Very obese older men hoping to live longer may be let down by a new long-term study that found weight-loss surgery didn't increase survival for people like them — at least during the first seven years.
Prior studies have found stomach stapling and other obesity surgeries improved survival rates after two to 10 years. The new study in mostly older male veterans suggests one of two things: Not everyone gains equally from surgery, or a survival benefit may show up later in older men, after more years of follow-up.
Previous findings came mainly from studies of mostly younger women.
"Nearly all prior studies have found bariatric surgery to be associated with reduced mortality. But those studies were conducted on very different patient populations using less rigorous methods," said lead author Matthew Maciejewski of the Veterans Affairs Medical Center in Durham, N.C.
The patients' organ damage from obesity could have been too far along for weight loss surgery to reverse it, some experts said.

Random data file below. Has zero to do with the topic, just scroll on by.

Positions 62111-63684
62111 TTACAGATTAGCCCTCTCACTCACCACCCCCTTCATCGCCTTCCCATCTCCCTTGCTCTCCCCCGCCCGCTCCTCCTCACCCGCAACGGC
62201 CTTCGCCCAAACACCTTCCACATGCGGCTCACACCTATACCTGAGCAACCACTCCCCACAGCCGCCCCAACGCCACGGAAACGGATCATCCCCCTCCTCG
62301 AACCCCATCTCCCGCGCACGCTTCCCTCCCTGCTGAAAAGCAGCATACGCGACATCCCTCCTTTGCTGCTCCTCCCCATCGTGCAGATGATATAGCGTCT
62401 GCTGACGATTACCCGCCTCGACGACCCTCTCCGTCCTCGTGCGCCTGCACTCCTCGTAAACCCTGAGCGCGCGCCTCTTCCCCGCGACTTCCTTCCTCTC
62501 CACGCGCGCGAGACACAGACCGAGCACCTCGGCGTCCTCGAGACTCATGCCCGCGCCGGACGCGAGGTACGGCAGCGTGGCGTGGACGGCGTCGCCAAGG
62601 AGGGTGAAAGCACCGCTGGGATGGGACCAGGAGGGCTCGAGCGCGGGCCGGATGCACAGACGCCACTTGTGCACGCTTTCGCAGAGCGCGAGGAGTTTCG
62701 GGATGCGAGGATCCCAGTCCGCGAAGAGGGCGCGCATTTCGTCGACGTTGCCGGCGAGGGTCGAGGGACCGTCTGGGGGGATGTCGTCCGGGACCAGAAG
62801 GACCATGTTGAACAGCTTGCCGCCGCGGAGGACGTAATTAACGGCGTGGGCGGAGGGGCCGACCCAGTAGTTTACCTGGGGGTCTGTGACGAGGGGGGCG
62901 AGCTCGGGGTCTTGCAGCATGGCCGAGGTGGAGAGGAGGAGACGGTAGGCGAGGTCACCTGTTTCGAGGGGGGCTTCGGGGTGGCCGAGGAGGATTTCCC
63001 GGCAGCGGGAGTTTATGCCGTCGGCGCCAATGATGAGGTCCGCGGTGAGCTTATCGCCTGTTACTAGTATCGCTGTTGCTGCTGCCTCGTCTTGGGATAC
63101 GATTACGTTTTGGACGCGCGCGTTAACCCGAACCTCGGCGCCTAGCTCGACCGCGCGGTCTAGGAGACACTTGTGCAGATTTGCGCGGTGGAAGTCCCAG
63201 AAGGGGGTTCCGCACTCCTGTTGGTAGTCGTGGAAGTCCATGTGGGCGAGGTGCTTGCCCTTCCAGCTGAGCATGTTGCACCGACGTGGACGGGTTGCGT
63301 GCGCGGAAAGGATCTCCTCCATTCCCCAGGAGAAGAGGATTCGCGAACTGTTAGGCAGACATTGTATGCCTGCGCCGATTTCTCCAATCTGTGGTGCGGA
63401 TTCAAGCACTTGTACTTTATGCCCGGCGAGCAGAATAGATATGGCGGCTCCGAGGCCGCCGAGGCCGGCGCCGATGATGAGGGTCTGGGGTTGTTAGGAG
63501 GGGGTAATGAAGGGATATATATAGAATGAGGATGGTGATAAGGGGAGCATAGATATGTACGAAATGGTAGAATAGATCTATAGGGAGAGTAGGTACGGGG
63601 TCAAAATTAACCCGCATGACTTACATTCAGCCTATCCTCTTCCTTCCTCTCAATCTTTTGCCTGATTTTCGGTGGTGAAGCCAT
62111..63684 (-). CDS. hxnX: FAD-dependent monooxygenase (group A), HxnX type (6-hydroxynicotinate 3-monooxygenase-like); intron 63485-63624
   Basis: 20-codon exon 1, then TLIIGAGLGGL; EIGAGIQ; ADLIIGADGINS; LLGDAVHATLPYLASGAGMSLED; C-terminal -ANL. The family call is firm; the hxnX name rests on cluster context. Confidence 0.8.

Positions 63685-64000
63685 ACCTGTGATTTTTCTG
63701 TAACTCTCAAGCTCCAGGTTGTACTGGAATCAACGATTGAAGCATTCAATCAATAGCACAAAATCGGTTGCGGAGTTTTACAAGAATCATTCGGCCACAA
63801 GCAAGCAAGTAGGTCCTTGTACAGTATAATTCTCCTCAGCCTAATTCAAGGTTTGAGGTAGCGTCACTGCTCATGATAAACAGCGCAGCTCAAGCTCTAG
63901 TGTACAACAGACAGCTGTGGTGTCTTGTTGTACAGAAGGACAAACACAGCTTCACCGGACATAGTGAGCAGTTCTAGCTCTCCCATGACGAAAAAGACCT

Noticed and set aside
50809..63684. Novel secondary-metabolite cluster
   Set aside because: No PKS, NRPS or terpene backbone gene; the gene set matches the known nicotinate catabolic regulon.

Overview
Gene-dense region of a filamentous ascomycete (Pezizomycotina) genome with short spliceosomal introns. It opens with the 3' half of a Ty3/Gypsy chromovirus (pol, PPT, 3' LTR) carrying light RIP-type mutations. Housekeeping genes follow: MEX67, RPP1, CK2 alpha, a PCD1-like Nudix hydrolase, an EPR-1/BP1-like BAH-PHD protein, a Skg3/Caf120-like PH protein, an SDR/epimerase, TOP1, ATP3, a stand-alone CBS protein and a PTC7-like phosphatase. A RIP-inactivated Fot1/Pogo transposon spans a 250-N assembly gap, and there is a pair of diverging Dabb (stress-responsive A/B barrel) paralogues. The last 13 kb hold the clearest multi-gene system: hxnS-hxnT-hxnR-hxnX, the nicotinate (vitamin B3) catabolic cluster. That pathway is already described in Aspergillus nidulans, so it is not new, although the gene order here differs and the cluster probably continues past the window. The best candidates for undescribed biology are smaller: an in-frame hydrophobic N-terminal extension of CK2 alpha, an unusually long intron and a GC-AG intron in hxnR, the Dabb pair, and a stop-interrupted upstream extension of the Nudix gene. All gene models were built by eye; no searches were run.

"It may be too little too late," said Dr. Philip Schauer of Cleveland Clinic's Bariatric and Metabolic Institute. He was not involved in the study. "You may have to intervene earlier for a survival benefit."
Evidence has been mounting for the health benefits of obesity surgery, so the new results may surprise some people. U.S. doctors now perform more than 200,000 obesity surgeries a year at an estimated cost of $3 billion to $5 billion. Schauer said a definitive study on survival could cost $200 million.
The new study, released Sunday to coincide with a medical meeting, will appear in Wednesday's Journal of the American Medical Association.
Benefits of obesity surgery — improved quality of life, weight loss and reductions in diabetes symptoms, blood pressure and sleep apnea — may be reason enough to choose the treatment.
"These results are not an indictment of surgery," Maciejewski said.
Dr. Bruce Wolfe, president of the American Society for Metabolic & Bariatric Surgery and a professor of surgery at Oregon Health & Science University in Portland, said the researchers may see a survival benefit with more years of follow up.